There are just three races left before the big one. But what sort of times do the athletes competing at Ironman Canada, Louisville and Wisconsin need to do to get to Kona? Jim Vance got his calculator and an Excel spreadsheet out and worked it all out.
In the accompanying charts, you can see the trends that have set the performance standards to qualify at each race. Below are answers to some questions that athletes may have.
Can Simply Showing up and finishing the race qualify you? It is possible at certain events if you are in the upper age divisions (age 60 and higher). The charts show the events at which this may be possible, but athletes should also recognize the challenges of these courses to give themselves the best chance of finishing.
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What are the chances that i could get a roll-down slot if I don’t finish in an automatic qualifying position? Perhaps the most important chart for qualifi cation is the one titled, “Average Last Place to Qualify in Each Age Group.” In this chart, the average fi nal place that received and accepted a qualifying slot for Kona is listed for the past three years of each event. Though the opportunity for an athlete to qualify at or near this place is not guaranteed, this value shows the likelihood of a roll-down at that event.
Is my age group helping me or hurting me? Does it help to have a few really fast athletes in front of me in my age group? The number of slots given to each age group is based on the number of athletes in your age group, not the quality of the athletes. If you are in the deepest and most challenging division, you are accordingly offered the most slots. This also gives you a greater opportunity to benefit from the roll-down of slots.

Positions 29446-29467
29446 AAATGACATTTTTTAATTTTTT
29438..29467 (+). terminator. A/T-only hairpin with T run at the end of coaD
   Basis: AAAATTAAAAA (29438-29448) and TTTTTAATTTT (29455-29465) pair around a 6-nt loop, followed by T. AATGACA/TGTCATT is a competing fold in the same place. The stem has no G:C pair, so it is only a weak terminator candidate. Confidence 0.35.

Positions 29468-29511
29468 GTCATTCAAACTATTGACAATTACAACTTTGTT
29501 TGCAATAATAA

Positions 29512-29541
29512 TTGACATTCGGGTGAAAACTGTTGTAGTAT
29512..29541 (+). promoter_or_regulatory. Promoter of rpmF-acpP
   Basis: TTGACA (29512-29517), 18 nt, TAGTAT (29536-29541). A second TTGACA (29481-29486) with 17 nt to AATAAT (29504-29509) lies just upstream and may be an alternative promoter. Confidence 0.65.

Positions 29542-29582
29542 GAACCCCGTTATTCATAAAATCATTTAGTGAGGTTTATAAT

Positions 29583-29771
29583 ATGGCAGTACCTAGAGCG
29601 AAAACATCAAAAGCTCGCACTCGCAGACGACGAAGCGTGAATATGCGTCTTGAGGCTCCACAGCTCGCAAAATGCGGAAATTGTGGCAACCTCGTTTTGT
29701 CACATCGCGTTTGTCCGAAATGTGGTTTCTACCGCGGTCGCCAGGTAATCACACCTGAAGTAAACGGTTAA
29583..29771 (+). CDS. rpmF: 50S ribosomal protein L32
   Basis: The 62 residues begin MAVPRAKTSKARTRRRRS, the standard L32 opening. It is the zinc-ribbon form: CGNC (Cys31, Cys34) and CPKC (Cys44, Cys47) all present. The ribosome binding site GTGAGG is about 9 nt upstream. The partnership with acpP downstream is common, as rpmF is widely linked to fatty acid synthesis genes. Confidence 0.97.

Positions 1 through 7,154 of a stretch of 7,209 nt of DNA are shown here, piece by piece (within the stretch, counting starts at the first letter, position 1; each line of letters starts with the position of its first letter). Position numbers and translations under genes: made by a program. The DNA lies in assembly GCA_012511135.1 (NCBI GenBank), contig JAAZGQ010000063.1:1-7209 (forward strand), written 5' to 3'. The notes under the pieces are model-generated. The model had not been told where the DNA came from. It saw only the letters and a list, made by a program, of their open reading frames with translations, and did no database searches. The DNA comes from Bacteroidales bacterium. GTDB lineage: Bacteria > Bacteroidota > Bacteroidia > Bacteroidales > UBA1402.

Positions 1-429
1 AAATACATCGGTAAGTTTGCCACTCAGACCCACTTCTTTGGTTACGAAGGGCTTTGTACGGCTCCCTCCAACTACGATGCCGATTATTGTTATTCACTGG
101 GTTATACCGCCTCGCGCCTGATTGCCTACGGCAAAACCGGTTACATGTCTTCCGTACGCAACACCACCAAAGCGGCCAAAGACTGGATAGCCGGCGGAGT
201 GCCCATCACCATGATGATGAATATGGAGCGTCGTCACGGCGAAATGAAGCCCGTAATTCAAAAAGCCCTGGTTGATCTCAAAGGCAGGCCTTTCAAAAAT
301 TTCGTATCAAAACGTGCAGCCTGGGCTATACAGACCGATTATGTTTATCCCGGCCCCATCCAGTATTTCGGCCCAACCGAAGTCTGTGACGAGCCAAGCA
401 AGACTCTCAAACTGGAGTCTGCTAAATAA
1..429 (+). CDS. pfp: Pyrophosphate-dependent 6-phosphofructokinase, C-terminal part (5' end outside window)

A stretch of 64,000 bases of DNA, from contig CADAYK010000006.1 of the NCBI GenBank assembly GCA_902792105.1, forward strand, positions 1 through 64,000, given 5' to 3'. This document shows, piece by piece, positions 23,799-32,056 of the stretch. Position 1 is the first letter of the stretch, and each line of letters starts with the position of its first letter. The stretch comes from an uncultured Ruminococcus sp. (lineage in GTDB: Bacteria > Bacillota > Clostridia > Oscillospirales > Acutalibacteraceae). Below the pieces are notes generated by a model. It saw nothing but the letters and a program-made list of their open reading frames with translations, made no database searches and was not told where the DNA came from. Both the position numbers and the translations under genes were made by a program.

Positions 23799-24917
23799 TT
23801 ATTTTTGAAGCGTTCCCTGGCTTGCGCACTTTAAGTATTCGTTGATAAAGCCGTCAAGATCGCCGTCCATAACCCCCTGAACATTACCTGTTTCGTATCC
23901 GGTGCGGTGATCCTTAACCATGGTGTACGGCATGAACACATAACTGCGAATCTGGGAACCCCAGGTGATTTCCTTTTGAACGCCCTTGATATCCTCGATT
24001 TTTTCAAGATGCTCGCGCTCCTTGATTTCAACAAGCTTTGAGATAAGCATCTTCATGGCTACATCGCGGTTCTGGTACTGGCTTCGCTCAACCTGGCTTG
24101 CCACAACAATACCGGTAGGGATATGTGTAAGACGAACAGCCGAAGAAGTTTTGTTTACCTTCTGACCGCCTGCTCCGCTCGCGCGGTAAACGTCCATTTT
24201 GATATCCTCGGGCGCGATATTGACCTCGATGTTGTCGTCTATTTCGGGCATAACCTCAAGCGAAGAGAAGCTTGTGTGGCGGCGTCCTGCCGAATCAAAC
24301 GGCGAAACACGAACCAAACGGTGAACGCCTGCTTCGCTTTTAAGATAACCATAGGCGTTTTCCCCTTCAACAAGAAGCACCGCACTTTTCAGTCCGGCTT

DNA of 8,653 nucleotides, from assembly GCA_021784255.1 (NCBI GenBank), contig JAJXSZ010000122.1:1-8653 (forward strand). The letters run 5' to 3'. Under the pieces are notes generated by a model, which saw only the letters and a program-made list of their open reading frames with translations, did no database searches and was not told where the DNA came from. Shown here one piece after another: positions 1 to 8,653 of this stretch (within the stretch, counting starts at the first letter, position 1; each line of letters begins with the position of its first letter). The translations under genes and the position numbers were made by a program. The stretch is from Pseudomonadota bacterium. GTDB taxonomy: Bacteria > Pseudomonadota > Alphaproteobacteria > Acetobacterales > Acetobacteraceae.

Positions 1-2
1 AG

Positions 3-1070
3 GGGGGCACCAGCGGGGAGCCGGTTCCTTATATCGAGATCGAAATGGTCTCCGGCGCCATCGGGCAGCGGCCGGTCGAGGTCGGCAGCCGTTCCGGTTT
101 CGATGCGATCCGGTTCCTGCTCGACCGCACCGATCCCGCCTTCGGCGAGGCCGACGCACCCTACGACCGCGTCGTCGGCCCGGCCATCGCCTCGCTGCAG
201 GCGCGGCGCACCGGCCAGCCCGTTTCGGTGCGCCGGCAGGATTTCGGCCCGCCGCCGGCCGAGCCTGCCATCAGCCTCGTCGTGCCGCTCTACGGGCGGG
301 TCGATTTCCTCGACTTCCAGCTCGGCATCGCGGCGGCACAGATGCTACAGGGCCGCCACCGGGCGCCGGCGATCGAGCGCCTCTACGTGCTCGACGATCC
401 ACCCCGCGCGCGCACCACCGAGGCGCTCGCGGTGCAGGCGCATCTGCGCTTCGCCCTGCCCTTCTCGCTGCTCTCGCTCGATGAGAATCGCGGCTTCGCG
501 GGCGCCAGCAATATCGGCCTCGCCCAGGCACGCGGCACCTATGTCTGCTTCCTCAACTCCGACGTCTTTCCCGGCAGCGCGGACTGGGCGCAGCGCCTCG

The one benefit of having very fast athletes in your division is that some may have already qualified and therefore don’t need to accept the slot they may earn, creating a greater roll-down opportunity for other athletes.
Based on these charts, an athlete would be wise to choose the races where, according to the data, he or she would have the best chance of qualifying. Obviously, if an athlete is in the 30- to 49-year age groups, he or she should attend the races showing the largest number of slots available to them, which often coincide with the races where other age groups are not as well represented. Within this subset of events, the race that has the greatest roll-down on average would make that race the most likely opportunity to win a slot, with all other things being equal.
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Some of the charts list 0.33 slots offered on average. How can only 0.33 of a slot be offered or accepted? The 0.33 is the average for the past three years, meaning that, in total, only one slot has been accepted in the past three years. 0.67 would mean that two total slots were accepted in the past three years.
Which race gives the pros the best chance of qualifying? Ironman Canada has the greatest roll-down among the pro fields, with the men’s slot going to 15th and the women’s going to almost 12th place on average.
As stockbrokers and financial planners always say about investing in the stock market, so it can be said about Ironman qualifying: Past results do not guarantee future results or performance requirements. Plenty of athletes may exceed these standards and still not qualify. Triathlon is an ever-growing, ever-developing sport, and with a growing pool of athletes competing in Ironman races, in addition to improvements in training methods and technologies, these performance standards will likely get tougher in coming seasons.
Jim Vance is an elite coach for TrainingBible Coaching and a professional triathlete. You can visit his blog at CoachVance.blogspot.com.